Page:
Attorney for Sexual Harassment Accuser Asks Senate to Preserve Records for Possible Lawsuit

by | Dec 11, 2017

The attorney representing the legislative aide who has accused Sen. Jack Latvala, R-Clearwater, of sexual harassment is asking the Senate to retain nearly eight years of records. Tiffany Cruz, who is representing Rachel Perrin Rogers, made the request last week saying she wanted to preserve the records in the event her client pursues a lawsuit regarding the sexual harassment claims.

“This letter is being sent in anticipation of litigation under related to violations of Title VII of the Civil Rights Act of 1964, Chapter 760, Florida Statutes, and other statutes related to such violations and the concomitant conduct which my firm has been retained to investigate,” Cruz wrote in a letter to Senate President Joe Negron, R-Stuart, last Wednesday.

The federal Civil Rights Act provides protections to employees who may be a victim of employment discrimination based on sex, race, color, religion and national origin.

“Please regard this letter as my request that you preserve documents, tangible things, and electronically stored information (ESI) potentially relevant to the issues relating to claims which may be brought against the Florida Senate and Senator Jack Latvala,” Cruz wrote.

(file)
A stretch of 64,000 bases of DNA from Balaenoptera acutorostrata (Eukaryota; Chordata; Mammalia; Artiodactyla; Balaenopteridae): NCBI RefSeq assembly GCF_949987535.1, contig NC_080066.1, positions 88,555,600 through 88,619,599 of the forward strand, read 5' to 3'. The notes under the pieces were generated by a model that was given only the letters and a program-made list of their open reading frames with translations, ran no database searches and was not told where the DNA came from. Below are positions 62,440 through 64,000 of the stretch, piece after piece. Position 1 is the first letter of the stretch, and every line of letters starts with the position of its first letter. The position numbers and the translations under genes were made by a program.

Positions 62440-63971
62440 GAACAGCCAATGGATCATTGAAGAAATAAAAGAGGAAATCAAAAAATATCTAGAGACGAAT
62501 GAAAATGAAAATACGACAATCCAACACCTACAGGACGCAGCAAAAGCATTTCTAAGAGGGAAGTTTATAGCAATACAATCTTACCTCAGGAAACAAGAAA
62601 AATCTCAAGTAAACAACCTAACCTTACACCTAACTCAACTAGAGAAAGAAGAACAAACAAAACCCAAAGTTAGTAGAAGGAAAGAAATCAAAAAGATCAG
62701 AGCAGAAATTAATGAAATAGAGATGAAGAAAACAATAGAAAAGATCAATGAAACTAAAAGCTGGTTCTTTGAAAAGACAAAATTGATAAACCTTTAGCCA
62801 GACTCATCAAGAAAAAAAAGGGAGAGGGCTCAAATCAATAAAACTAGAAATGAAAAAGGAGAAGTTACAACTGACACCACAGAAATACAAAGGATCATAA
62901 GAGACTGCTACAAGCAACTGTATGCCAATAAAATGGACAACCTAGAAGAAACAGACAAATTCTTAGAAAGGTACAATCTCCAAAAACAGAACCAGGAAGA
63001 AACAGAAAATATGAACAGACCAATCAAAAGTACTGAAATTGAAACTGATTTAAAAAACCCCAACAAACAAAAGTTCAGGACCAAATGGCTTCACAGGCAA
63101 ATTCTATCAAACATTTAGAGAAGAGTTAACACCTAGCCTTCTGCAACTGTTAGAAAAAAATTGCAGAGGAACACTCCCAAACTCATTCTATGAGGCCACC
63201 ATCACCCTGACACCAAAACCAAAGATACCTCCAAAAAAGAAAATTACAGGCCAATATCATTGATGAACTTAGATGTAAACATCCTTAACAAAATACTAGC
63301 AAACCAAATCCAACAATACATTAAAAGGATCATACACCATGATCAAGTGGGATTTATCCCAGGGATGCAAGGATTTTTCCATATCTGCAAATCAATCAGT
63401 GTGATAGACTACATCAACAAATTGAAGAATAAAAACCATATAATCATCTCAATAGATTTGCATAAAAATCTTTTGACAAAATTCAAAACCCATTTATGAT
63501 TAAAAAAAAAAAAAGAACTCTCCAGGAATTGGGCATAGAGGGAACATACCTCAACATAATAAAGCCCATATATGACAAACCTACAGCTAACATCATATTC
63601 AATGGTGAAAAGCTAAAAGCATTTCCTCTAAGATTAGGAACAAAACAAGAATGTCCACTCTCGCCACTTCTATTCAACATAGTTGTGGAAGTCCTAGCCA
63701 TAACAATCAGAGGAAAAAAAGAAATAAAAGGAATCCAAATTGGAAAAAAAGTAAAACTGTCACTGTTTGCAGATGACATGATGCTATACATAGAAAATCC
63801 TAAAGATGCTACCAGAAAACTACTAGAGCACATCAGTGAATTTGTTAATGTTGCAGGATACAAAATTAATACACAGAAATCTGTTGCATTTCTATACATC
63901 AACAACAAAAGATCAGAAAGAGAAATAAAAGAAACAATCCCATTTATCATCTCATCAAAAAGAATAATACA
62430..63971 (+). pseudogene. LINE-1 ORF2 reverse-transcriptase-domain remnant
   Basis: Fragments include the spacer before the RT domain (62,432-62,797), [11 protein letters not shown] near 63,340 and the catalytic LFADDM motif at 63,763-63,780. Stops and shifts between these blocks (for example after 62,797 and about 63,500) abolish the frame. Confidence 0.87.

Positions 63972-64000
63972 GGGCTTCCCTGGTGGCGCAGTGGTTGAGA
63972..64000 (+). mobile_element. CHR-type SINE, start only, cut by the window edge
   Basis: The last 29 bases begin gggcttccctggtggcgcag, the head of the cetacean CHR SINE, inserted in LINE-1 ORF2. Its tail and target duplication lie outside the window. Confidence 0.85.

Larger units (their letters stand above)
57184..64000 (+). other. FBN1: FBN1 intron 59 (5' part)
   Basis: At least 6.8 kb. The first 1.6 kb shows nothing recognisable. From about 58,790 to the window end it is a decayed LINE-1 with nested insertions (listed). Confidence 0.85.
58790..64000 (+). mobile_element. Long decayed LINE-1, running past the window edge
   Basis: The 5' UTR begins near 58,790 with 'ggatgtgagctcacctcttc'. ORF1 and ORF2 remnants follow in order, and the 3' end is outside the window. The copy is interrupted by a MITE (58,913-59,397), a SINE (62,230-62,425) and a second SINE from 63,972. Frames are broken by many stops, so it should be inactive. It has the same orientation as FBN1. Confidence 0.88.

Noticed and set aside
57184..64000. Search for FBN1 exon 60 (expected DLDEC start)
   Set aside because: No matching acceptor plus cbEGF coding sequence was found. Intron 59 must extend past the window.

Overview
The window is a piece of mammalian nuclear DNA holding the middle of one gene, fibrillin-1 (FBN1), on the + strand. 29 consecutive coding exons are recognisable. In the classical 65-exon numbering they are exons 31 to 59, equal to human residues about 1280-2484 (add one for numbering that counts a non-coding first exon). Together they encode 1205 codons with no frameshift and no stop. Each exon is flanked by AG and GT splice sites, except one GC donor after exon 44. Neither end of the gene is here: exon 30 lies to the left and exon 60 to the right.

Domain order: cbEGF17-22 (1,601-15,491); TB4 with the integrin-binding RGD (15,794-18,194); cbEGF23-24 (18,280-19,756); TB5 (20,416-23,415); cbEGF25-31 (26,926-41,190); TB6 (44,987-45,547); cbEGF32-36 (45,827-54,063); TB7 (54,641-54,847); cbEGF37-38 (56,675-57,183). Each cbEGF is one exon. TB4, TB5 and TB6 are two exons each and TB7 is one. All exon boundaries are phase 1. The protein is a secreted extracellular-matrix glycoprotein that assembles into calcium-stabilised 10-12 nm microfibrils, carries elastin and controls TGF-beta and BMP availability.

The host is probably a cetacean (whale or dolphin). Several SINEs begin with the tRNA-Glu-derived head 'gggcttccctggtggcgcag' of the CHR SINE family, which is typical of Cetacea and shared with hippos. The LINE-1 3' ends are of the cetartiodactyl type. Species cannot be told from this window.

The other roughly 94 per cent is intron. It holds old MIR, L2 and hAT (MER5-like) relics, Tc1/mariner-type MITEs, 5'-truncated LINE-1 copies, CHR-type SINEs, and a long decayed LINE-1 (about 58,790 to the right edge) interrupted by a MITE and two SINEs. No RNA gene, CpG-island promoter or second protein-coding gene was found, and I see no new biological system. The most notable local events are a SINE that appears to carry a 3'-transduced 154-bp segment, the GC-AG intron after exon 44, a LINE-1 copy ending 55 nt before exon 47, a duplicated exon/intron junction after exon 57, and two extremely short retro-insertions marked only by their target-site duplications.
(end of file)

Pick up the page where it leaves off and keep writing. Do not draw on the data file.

“You should anticipate that your officers, employees, or others may seek to hide, destroy or alter ESI. Especially where state computers were used for Internet access or personal communications,” Cruz added.

Perrin Rogers is one of six women who made anonymous claims to Politico in early November asserting that Latvala has made lewd comments to them and/or touched them inappropriately. She was the only one of the six to file a formal complaint with the Senate Rules Committee against Latvala.

Latvala has said while he may have made inappropriate comments, he insists he never touched anyone inappropriately.

The specific statute that Cruz refers to in her letter to Negron deals with the Florida Commission on Human Relations and the federal Equal Employment Opportunity Commission. A sexual harassment victim would first file a complaint with either commission before moving forward with a civil suit.

There are currently two investigations being conducted in the Senate regarding the sexual harassment claims against Latvala. One of those is being conducted by a special master.  Senate President-Designate Bill Galvano, R-Bradenton, and Sen. Rob Bradley, R-Fleming Island, who serves on the Rules Committee, have said the special master’s report could be ready as early this week.




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